Stigma and safety fears have made daily dose tapering of opioid prescriptions more common. New research from UC Davis Health physicians, however, shows tapering can occur at rates as much as six times higher than recommended, putting patients at risk of withdrawal, uncontrolled pain or mental health crises.Read more
The U.S. opioid epidemic is still raging – it’s particularly pronounced in low-income areas and in those where people lack access to health care services, which includes cities in Michigan and across the Rust Belt. But the effectiveness of efforts to provide treatment and recovery options to those who need it most – that is, in locations with the greatest number of deaths from opioid overdose – has been unclear.Read more
More than 160 members of the chiropractic, physical therapy and osteopathic professions forged a new spirit of cooperation and understanding during the Interprofessional Collaborative Spine Conference (ICSC), which took place Nov. 8-9 in Pittsburgh, Pa.Read more
Colleagues at the University of California at Irvine have developed an electronic prescription drug accountability program to keep track of prescribing among hospitalists, primary care physicians, and emergency department physicians within an institution.Read more
An international team of researchers has used nanoparticles to deliver a drug—one that previously failed in clinical trials for pain—into specific compartments of nerve cells, dramatically increasing its ability to treat pain in mice and rats. The findings are published Nov. 4 in Nature Nanotechnology.Read more
Construction workers are more likely to use drugs than workers in other professions, finds a study by the Center for Drug Use and HIV/HCV Research (CDUHR) at NYU College of Global Public Health.Read more
The need to prevent and rapidly treat opioid overdoses is in the spotlight. But a new study suggests more focus is needed on the risk of alcohol overdoses among people who use opioids of all kinds, and other drugs. Ninety percent of residential recovery center patients surveyed had overdosed on alcohol at least once, and 80 percent of them said that at the time of their overdose, they had also been taking other drugs.Read more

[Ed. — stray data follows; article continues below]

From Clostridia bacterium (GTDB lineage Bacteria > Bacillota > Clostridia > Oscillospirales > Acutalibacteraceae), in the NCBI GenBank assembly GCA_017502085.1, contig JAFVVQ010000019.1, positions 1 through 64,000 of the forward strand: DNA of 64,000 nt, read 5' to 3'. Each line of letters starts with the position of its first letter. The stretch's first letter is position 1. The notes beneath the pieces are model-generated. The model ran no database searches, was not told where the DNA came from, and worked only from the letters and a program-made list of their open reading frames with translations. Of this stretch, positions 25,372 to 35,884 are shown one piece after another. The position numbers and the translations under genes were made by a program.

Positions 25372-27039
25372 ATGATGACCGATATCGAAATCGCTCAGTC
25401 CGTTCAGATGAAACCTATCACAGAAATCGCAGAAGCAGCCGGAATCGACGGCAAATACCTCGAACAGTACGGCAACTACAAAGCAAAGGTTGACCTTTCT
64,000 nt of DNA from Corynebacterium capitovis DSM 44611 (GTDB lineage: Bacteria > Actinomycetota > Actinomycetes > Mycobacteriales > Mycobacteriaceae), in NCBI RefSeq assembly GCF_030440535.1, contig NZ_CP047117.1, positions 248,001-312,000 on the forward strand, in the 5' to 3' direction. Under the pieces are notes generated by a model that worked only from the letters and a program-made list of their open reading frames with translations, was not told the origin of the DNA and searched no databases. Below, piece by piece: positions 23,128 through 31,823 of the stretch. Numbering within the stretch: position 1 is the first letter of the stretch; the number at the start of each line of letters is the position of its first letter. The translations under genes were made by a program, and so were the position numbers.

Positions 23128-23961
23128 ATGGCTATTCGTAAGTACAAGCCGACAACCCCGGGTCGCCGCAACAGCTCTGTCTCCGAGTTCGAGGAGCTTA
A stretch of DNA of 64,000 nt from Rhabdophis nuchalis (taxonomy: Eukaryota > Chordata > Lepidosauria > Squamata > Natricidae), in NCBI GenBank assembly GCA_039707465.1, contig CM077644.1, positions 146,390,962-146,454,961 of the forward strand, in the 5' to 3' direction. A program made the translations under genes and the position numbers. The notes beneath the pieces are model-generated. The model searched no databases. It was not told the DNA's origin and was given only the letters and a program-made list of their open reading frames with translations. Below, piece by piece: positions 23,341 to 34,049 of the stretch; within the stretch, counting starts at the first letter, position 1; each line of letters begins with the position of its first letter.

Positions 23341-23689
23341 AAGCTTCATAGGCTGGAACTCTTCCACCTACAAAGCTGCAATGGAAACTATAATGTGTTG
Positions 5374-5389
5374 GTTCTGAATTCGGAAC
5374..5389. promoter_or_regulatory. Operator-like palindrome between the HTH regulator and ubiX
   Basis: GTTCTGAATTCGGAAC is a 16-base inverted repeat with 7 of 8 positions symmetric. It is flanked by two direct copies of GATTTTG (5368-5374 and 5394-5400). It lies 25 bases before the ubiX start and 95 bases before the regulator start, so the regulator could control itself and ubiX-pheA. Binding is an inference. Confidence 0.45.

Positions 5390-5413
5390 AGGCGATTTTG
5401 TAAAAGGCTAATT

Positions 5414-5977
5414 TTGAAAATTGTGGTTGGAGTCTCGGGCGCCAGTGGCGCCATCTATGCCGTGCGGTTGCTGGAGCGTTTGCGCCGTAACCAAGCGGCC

The total amount of opioids dispensed per new opioid prescription decreased by 22 percent in Penn Medicine outpatient practices in New Jersey after the state passed a law limiting prescriptions to a five-day supply for new opioid prescriptions. Penn Medicine implemented an electronic health record (EMR) alert, or “nudge,” to notify clinicians if that limit had been reached. The study, published online today in the Journal of General Internal Medicine, is one of the first evaluations of a state law’s impact on prescribing outcomes, and is the first report of an EMR being used to make compliance with prescribing limits easier. Importantly, after the prescribing limit and alert went into effect there was no evidence to suggest pain control worsened.Read more
Routine use of opioids after vasectomy doesn’t improve pain control, but is associated with a substantial rate of persistent opioid use in the months after the procedure, reports a study in the October issue of The Journal of Urology®, Official Journal of the American Urological Association (AUA). The Journal is published in the Lippincott portfolio by Wolters Kluwer.Read more
• Compared with other pain medications, prescription opioids were linked with higher risks of death and hospitalization, particularly with higher doses.
• The risk of death associated with opioids was highest among people with lower kidney function.
The University of Illinois at Chicago has received $2.8 million in funding from the National Institutes of Health to investigate non-opioid pain management strategies for people with kidney disease, which affects about 15% of adults in the U.S. With the funding, UIC will be one of eight clinical centers studying alternative pain management solutions for adults on maintenance dialysisRead more